|Ducks (photograph © Wibe Koopman)|
Isa’s Sundays used to be filled with people. A husband, her two daughters, her Mum, friends. She used to rush around her kitchen from two in the afternoon; preparing dinner, chilling wine, making sure everything was just so for when everyone would sit around her huge teak dining table at six.
When did all this change? The rot started with her Mum dying of the cancer that had sneaked up on her five times previously. The sixth time the cutting and medicating couldn’t save her. Isa mourned her in silence. She wasn’t given to loud and public mourning. But she missed her mother terribly.
Then, out of the blue, her husband of twenty-five years dropped a bombshell into their tidy lives. He had fallen in love with a woman fifteen years younger than Isa. And this woman loved him. Love! So he moved out. And moved in with his new love. Isa mourned the demise of her marriage as she had mourned her mother. Quietly, secretly, but not bitterly. Thus was life. Husbands left for greener pastures and greener leaves, one only had to look around the supermarket to see the evidence.
But when in the course of one year both her darling daughters left as well, one to study International Business Law in Maastricht and one to teach abroad, Isa had to face down a huge urge to get seriously depressed. The wine hardly got the time to chill properly. (Copyright Renée Koopman – If you steal this you are a very bad person!)
Her few true friends rallied round. But all of her not-so-true ones disappeared along with the Sunday dinners as soon as they got the message that Isa wasn’t her normal cheerful welcoming self.
Isa got through it by working hard. How ever late it had got the night before, how ever many glasses of wine she had guzzled down in the evening, she was there in time for her first appointment of the day. Slowly, very, very slowly, she found she could smile, and then laugh again at the antics of het cat.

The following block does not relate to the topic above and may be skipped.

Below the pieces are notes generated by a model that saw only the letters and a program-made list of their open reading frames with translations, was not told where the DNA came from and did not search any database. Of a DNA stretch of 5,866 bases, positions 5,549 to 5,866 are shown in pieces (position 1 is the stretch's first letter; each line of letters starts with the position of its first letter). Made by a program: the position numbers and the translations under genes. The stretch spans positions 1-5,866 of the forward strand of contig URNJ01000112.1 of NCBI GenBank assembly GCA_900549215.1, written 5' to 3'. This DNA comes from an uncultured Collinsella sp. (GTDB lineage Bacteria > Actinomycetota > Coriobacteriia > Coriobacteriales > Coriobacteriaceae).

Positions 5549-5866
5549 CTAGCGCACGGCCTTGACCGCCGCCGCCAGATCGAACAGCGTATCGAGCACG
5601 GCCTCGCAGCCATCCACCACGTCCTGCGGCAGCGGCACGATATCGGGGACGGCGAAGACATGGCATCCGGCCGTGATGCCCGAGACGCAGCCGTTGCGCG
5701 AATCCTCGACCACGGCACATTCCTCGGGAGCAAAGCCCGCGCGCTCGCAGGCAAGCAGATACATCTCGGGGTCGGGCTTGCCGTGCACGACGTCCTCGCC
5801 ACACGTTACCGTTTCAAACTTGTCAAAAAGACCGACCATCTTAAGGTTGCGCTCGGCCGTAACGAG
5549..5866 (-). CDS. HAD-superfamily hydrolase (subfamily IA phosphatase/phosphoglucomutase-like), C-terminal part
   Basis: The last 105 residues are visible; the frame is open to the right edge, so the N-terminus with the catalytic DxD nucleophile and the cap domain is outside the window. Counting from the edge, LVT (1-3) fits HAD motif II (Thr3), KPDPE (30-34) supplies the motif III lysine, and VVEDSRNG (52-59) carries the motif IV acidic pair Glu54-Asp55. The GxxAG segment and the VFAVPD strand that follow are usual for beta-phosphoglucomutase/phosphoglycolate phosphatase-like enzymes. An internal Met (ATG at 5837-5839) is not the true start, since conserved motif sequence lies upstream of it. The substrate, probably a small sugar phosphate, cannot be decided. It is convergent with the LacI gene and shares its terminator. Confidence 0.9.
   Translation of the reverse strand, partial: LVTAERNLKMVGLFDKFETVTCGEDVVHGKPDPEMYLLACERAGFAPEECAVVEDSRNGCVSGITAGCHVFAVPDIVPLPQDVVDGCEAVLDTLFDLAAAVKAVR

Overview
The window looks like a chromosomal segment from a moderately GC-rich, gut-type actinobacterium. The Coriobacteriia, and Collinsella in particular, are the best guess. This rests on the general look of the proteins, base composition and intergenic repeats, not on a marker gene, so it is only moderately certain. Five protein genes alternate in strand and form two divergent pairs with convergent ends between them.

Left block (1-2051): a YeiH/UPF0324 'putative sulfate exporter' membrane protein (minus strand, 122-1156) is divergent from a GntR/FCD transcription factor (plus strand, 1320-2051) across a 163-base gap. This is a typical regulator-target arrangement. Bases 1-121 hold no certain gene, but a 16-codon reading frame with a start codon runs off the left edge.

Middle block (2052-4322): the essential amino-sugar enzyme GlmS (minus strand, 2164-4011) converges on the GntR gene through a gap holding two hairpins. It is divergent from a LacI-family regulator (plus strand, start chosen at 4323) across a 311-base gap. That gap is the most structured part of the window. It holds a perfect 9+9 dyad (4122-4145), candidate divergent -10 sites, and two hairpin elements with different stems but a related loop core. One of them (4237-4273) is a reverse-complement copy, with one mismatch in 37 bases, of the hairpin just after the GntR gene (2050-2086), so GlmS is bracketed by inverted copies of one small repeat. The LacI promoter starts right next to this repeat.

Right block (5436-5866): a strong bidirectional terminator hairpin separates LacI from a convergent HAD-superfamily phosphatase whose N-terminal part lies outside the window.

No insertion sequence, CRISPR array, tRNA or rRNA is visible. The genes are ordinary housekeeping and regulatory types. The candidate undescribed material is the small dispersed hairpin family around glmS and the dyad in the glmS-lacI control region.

She managed to shoulder the burden of her daughters’ shock over the phone at their father’s midlife crisis, with carefully contrived humour, and clichés straight out of women’s magazines. “But don’t you hate him, don’t you hate her,” they would ask, and she would give a little chuckle (mentally patting herself on the
shoulder in the meantime; oh, how good you are at acting grown up!), and reply “No, no, how can I hate them for something as natural as falling in love? Don’t forget we had you, and you are worth it, all of it.” (Pat, pat, pat, and a quick trip to the off-license after work)
Anyway, Isa counted herself lucky in a way. Robert, perhaps feeling guilty, had agreed to a quick, harmonious divorce. Not for her the screaming rows, the spitting fits, the tug of war. She had, a whole bottle of Chardonnay gone, for a few minutes considered cutting up all his suits (weren’t you supposed to do that sort of thing?), but couldn’t find the scissors and then nearly fell down the stairs, so she gave up on that idea. Another cliché.
After a while things calmed down even more, and she found she could see Robert around town without wanting to throw her arms around his knees and beg him to reconsider. He couldn’t be more gallant about it all. Came round to fiddle with her dishwasher when it broke down. Offered to mow the lawn. Looked radiantly happy. Life with his young lithe wife certainly agreed with him. Isa swallowed her tears and ran to the CD player to put on Adele when he’d left for his new home.
© Renée Koopman